While seeking to exploit the Iranian-Iraqi conflict to expand Soviet influence as widely as possible in the Middle East, the Kremlin is encountering complications in the region that are likely to limit its success.

The increasingly complex situation is believed to have been the reason for the unexpected postponement of the long-scheduled visit here by Jordan's King Hussein. Diplomatic observers here believe the postponement was requested by Moscow, which apparently feared a faceoff with Hussein on the question of expanded arms deliveries to Iraq.

The main thrust of Soviet policy appears to be an effort to gain a foothold in Iran while avoiding a split with Iraq, with which Moscow has a 20-year friendship and cooperation treaty.

Moscow has tacitly approved Hussein's leap to the Iraqi cause. Officials believe it offers future gains for Soviet Middle East strategy at the expense of the United States, Egypt and Israel. Moreover, Soviet ships have been using the Jordanian port of Aqaba to unload shipments destined for Iraq and sent there by land routes.

[In Tokyo, and Iraqi Cabinet minister denied that his country was receiving Soviet military supplies through Jordan, Reuter reported. "We have not asked the Soviet Union to resupply us," Jassem Mohammed Khalaf said. Khalaf is minister of higher education in the Iraqi government.]

The possibility that King Hussein might raise the issue of expanded arms deliveries to Iraq contained risks for Moscow. The Soviets had the choice of either rebuffing Hussein or risking further deterioration in their already poor relations with Iran.They have finessed the dilemma by putting off the visit, according to political observers here.

This move comes in the wake of the signing of a Soviet-Syrian friendship and cooperation treaty. Syria, an archrival of Iraq, has endorsed openly the Iranian cause in the Gulf war.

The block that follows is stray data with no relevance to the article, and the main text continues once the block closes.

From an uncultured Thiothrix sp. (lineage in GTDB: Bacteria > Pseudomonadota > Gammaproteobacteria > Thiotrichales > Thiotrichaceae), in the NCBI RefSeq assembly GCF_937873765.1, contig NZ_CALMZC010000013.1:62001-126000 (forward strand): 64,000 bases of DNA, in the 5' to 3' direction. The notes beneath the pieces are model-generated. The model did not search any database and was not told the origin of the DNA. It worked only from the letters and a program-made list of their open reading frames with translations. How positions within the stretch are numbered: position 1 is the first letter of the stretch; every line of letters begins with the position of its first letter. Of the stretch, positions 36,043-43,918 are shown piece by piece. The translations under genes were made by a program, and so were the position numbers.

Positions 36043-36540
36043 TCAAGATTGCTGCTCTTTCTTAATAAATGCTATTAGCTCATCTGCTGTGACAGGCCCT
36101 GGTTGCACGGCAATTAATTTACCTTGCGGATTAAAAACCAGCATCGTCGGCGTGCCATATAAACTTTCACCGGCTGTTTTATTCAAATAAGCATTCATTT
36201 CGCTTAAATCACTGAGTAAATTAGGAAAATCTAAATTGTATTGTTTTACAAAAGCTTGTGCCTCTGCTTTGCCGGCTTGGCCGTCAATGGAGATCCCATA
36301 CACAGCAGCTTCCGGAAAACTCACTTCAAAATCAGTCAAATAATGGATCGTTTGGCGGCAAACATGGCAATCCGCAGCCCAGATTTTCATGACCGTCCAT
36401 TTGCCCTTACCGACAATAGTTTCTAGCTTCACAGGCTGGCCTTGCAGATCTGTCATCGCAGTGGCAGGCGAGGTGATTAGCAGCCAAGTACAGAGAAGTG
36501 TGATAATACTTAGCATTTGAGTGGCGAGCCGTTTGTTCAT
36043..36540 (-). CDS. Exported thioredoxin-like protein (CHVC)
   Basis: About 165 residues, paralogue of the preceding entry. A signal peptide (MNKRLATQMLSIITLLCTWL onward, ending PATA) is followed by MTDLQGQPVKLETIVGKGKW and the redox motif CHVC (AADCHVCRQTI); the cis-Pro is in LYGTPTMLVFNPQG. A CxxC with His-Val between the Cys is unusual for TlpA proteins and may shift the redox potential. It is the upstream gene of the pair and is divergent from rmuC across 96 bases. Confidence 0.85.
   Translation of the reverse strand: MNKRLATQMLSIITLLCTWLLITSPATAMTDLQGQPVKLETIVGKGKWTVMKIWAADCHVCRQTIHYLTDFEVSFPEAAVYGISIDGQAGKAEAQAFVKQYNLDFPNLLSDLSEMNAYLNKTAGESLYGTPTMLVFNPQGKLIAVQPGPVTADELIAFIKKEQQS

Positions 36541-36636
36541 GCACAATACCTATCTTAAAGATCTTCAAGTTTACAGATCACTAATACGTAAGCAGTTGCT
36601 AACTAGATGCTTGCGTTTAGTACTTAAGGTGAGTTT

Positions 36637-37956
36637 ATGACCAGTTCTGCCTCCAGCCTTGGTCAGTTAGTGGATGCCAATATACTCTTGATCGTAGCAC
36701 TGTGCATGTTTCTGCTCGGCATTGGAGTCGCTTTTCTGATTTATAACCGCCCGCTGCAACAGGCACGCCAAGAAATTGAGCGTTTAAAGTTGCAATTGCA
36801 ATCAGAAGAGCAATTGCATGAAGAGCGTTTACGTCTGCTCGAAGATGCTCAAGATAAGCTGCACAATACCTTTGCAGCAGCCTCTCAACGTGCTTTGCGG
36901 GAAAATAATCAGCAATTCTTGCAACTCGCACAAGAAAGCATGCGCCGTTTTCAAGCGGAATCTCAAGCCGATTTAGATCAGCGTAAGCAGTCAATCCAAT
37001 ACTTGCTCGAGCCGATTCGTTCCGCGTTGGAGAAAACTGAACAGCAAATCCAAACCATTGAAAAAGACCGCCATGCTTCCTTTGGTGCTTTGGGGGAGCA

As a result, Moscow seems deeply embroiled in the inconsistences of the Middle East, entering into alliances with bitter mutual enemies in a clear effort to gain positions in the area irrespective of the outcome of the current conflict.

At the same time, the Kremlin is deeply worried about the steady buildup of Western naval forces in the Arabian Sea and Indian Ocean. There are no doubts here, as daily Soviet press warnings suggest, that the United States intends to use force to keep the Strait of Hormuz open should the Iranians attempt to stop the flow of oil out of the Persian Gulf. Few here seem reasurred by Tehran's statements that it will not interfere with oil shipping through the strait.

While forecasting such a move in alarmist tones, Moscow at the same time understands the problems confronting Washington. Analysis in the foreign affairs weekly New Times put the problem in these terms:

"If the United States comes out against Iran, it will immediately call into question the destiny of the hostages. And an anti-Iraq stand [by Washington] would touch off a wave of protests from all Arab states and inevitable oil sanctions, whose consequences cannot even be imagined."

It is a striking passage because, perhaps inadvertently, it also makes clear Moscow's own stake in the conflict.